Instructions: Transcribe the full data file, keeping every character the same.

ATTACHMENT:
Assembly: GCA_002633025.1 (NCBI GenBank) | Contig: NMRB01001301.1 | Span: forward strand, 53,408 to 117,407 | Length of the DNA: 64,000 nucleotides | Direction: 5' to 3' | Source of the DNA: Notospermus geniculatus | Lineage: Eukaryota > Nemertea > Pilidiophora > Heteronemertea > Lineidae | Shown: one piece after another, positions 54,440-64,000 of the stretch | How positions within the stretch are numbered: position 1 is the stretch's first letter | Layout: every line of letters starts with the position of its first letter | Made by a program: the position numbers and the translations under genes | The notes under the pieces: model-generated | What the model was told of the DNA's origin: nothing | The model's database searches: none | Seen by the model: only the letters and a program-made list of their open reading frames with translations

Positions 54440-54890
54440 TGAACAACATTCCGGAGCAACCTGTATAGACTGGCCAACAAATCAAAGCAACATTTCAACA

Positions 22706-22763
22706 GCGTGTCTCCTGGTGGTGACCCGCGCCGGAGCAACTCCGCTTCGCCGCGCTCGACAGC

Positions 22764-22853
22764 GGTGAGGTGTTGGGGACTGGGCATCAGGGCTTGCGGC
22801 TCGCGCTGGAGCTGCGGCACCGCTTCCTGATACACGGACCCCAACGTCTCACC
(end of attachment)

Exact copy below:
Assembly: GCA_002633025.1 (NCBI GenBank) | Contig: NMRB01001301.1 | Span: forward strand, 53,408 to 117,407 | Length of the DNA: 64,000 nucleotides | Direction: 5' to 3' | Source of the DNA: Notospermus geniculatus | Lineage: Eukaryota > Nemertea > Pilidiophora > Heteronemertea > Lineidae | Shown: one piece after another, positions 54,440-64,000 of the stretch | How positions within the stretch are numbered: position 1 is the stretch's first letter | Layout: every line of letters starts with the position of its first letter | Made by a program: the position numbers and the translations under genes | The notes under the pieces: model-generated | What the model was told of the DNA's origin: nothing | The model's database searches: none | Seen by the model: only the letters and a program-made list of their open reading frames with translations

Positions 54440-54890
54440 TGAACAACATTCCGGAGCAACCTGTATAGACTGGCCAACAAATCAAAGCAACATTTCAACA

Positions 22706-22763
22706 GCGTGTCTCCTGGTGGTGACCCGCGCCGGAGCAACTCCGCTTCGCCGCGCTCGACAGC

Positions 22764-22853
22764 GGTGAGGTGTTGGGGACTGGGCATCAGGGCTTGCGGC
22801 TCGCGCTGGAGCTGCGGCACCGCTTCCTGATACACGGACCCCAACGTCTCACC